This year I found myself irresistibly drawn to dark-hued flowers and foliage.
I was entranced with my friend Cindy's Canadian Cherry tree. In the spring, it has green foliage followed by white flowers and then the leaves turn a magnificently rich burgundy. Such a variety of virtues.
I was also entranced by the hollyhock ‘Blacknight', which has deep purplish-ebony blooms. And in my planters by my front steps, I still have a profusion of dark, dark coleus (name unknown or probably just forgotten) combined with white petunias.
I have been cutting the coleus for bouquets, and it enhances everything I pair it with. It looks smashing, or perhaps dashing, with pink, white, yellow or orange mums at this time of the year, but it was so profuse that I used it all summer with all colors and types of flowers.
It provides the perfect foil for any brash-colored blooms, as it tones them down. Brassy orange marigolds, for example, manage to look quite sophisticated in the presence of dark elegant foliage.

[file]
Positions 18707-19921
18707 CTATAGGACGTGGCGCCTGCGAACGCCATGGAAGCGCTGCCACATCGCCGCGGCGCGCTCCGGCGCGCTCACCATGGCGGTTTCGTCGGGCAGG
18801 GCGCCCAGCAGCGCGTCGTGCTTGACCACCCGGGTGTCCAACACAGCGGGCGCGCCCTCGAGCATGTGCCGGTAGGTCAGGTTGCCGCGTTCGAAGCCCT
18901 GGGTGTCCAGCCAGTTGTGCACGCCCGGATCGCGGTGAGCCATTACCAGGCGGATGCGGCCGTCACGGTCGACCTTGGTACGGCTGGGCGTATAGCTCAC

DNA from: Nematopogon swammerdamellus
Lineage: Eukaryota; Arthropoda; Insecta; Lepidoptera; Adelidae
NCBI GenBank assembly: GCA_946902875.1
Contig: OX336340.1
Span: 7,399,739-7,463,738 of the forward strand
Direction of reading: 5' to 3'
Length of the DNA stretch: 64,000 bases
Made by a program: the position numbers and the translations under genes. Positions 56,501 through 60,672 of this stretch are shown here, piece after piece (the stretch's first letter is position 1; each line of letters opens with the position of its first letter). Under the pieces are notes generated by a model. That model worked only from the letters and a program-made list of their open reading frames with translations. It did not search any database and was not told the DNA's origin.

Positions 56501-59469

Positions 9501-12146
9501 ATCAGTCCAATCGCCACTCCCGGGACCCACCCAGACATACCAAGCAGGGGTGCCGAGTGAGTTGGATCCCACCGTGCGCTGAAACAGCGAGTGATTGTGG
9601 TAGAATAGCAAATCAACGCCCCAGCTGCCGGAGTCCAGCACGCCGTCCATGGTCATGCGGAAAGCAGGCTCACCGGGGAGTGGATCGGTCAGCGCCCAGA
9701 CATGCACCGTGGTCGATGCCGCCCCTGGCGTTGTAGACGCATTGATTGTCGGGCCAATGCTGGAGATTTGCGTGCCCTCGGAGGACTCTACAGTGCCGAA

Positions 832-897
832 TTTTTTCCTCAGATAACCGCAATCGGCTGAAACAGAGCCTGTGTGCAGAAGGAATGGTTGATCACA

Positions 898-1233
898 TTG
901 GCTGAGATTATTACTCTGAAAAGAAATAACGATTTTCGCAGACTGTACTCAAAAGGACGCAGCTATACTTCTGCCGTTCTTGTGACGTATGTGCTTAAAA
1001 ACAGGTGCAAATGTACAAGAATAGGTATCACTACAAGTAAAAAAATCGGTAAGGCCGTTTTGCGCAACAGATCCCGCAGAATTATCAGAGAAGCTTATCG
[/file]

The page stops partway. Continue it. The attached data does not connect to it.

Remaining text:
Earlier in the year I admired Cimicifuga ‘Hillside Black Beauty'. It is the best of the dark-leaved bugbanes for northern zones. The dark ferny foliage contrasts perfectly with the white flowers.
Heuchera ‘Forever Purple' makes a great edging for borders, and it is the best dark-leaved coral bells available, though ‘Black Taffeta' comes close especially in the spring with its small pale pink blooms.
I just can't seem to get enough of these dark-colored plants in my garden, and with a frost looming I am rooting some cuttings of the coleus to help me through the winter.